Lockdown Is Giving Domestic Abusers New Opportunities to Hack Into Smart Devices

Reports of tech-related domestic abuse are on the rise

Nic Murray
OneZero
Published in
5 min readJun 25, 2020

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Photo illustration. Photo: Maskot/Getty Images

“Oh, you don’t love me anymore,” said Ross Cairns when he showed up on the doorstep of his ex-wife, Catherine, one year after they had separated. He knew this, and all the details of the conversation she had with her mother only minutes prior, as he had been able to listen to everything that was said in the house following their separation.

The Cairns home had been fitted with ELAN, a smart home automation system managed by a wall-mounted iPad. Through it, the Cairns could control their lighting, central heating, television, entertainment system, doors, and alarm system when not at home. When taken to court in 2018, Cairns admitted to accessing the iPad, on which he was still an administrator, via an app on his phone. He had used the built-in camera and audio facilities to spy on his ex-wife after they separated and used the tablet to hack into her Bumble account, posting intimate images of her and sending lewd messages to men she had contacted.

Cairns, an electronics expert and former home automation engineer, was the first person in the U.K. to be convicted for domestic abuse that made use of internet-connected devices. He is among a growing number of individuals using smartphones connected to internet-enabled home products to spy on and even remotely control smart devices to display power and exert coercive control over their partners. The situation may have only worsened during the current Covid-19 pandemic. Millions have been confined to their homes, and for those whose houses contain numerous smart devices, the potential to be on the receiving end of tech abuse has only increased.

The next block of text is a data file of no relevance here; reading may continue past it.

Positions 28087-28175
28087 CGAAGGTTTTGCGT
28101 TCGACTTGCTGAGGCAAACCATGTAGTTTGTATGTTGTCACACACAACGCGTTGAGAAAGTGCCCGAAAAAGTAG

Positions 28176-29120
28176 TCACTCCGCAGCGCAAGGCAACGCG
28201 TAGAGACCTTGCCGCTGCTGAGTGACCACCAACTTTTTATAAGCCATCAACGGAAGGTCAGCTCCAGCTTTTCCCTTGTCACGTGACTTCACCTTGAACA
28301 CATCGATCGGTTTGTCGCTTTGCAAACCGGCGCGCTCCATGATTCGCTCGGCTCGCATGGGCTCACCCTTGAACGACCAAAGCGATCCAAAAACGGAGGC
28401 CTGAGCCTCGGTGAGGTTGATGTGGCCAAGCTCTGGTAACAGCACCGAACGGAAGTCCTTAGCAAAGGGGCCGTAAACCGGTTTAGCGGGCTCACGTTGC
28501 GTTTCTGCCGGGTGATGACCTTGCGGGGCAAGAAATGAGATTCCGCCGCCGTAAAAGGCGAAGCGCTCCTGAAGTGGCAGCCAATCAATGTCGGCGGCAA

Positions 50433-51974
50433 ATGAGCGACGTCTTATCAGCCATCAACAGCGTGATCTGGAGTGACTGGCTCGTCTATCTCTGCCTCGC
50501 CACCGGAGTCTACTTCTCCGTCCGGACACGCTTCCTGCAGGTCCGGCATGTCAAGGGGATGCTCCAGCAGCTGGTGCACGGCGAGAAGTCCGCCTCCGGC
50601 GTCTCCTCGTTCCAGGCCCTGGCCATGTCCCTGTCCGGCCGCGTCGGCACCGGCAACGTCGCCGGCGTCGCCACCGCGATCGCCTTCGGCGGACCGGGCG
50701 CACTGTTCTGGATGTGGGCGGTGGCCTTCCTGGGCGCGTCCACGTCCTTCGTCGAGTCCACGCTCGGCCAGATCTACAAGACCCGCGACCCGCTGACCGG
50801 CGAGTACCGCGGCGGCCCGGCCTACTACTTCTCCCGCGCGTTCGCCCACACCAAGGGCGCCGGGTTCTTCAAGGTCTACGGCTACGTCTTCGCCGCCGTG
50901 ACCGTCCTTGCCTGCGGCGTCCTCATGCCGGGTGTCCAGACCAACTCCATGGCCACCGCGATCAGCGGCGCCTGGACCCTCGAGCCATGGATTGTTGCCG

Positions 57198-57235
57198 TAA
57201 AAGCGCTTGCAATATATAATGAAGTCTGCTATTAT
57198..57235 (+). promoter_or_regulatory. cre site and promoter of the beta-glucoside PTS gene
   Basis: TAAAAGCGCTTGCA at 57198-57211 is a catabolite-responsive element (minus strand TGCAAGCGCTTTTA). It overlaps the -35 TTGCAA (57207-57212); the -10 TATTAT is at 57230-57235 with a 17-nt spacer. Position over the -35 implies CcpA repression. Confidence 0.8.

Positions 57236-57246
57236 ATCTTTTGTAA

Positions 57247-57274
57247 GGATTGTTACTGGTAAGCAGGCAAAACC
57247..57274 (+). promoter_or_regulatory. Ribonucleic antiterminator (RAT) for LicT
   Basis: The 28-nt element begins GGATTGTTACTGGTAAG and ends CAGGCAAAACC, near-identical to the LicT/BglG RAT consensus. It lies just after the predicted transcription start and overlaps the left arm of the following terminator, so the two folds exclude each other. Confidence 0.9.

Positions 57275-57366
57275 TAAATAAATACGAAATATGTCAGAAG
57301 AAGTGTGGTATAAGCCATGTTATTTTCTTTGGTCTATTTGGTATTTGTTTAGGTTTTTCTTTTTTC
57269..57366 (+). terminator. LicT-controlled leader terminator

In 2019, 72% of women who accessed support from Refuge, the U.K.’s largest domestic abuse charity, reported experiencing tech abuse. This term encompasses a wide range of actions an abuser can take, including tracking a person’s location, installing spyware on their devices, and using home automation systems to monitor and control women and children.

“As these products and services have become more widespread, the likelihood of these abuse forms to increase and exacerbate is very probable,” says Leonie Tanczer, a

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Nic Murray
OneZero
Writer for

Researcher & freelance journalist based in London. Words in OneZero, Mel Magazine, Jacobin, New Inquiry, The Independent